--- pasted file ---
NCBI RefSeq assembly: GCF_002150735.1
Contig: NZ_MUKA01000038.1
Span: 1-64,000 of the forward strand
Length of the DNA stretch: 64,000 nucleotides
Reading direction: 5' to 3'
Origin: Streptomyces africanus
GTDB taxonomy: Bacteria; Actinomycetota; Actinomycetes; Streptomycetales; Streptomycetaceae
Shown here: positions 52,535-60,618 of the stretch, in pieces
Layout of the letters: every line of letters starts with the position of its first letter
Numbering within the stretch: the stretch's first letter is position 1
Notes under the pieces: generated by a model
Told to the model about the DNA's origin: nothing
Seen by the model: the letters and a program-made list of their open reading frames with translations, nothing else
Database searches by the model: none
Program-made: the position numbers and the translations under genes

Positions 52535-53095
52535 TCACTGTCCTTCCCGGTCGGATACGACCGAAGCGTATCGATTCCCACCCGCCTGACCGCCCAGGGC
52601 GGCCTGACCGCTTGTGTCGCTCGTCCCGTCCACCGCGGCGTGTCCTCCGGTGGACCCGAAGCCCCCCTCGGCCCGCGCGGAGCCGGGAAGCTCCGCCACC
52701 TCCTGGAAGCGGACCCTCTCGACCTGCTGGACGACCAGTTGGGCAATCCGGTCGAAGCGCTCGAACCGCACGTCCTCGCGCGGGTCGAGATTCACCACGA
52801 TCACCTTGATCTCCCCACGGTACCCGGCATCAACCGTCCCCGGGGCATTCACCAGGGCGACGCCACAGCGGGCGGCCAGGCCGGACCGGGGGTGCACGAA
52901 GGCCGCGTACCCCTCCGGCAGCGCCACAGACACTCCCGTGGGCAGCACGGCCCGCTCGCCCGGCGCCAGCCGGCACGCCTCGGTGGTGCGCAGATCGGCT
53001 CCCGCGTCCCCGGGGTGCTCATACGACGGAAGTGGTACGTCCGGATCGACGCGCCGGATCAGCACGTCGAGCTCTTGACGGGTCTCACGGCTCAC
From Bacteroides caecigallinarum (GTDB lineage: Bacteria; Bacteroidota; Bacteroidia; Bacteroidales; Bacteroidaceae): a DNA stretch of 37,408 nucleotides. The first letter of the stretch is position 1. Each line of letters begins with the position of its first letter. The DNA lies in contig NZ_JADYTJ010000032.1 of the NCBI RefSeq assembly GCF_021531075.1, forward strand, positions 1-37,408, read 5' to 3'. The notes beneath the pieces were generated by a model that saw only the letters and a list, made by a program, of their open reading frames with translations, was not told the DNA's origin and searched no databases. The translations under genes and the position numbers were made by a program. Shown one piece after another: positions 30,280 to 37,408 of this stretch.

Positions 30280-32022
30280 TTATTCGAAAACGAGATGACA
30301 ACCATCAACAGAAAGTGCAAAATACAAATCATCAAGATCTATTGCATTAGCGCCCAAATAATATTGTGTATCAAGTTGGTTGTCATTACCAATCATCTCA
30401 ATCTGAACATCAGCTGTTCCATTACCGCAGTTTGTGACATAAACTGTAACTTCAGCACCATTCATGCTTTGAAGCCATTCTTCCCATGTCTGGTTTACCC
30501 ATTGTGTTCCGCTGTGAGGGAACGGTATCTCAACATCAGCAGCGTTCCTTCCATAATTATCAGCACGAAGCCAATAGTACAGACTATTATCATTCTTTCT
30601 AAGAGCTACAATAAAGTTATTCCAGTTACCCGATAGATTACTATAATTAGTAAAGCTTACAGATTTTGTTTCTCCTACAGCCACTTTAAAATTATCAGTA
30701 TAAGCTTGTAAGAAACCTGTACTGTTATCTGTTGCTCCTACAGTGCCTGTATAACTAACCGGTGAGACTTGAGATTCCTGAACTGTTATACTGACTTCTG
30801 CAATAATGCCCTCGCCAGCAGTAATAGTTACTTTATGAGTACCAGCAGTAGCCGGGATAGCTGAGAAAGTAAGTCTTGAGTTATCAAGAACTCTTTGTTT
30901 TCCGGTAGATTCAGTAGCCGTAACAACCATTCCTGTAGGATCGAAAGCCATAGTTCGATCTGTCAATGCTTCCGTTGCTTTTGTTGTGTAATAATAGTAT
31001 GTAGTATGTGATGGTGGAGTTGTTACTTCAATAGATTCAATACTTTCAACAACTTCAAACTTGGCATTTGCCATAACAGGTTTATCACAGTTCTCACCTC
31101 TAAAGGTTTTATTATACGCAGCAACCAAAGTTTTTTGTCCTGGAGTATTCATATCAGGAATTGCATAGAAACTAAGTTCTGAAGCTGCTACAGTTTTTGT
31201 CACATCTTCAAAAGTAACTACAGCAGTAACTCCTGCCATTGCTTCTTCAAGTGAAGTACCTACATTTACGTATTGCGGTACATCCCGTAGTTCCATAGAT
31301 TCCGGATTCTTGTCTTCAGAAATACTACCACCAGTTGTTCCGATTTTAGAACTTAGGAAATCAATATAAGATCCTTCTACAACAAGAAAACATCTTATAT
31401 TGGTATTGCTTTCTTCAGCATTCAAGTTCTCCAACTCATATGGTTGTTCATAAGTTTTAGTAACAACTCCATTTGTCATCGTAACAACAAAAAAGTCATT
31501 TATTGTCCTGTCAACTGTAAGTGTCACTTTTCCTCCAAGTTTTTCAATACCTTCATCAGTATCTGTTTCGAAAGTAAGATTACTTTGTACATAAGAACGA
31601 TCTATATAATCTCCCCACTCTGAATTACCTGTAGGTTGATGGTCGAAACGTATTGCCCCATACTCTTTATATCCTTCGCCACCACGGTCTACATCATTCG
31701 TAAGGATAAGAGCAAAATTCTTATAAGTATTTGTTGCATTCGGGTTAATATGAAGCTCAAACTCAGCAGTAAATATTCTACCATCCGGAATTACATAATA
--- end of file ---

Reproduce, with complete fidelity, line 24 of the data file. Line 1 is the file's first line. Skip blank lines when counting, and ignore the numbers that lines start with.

Positions 30280-32022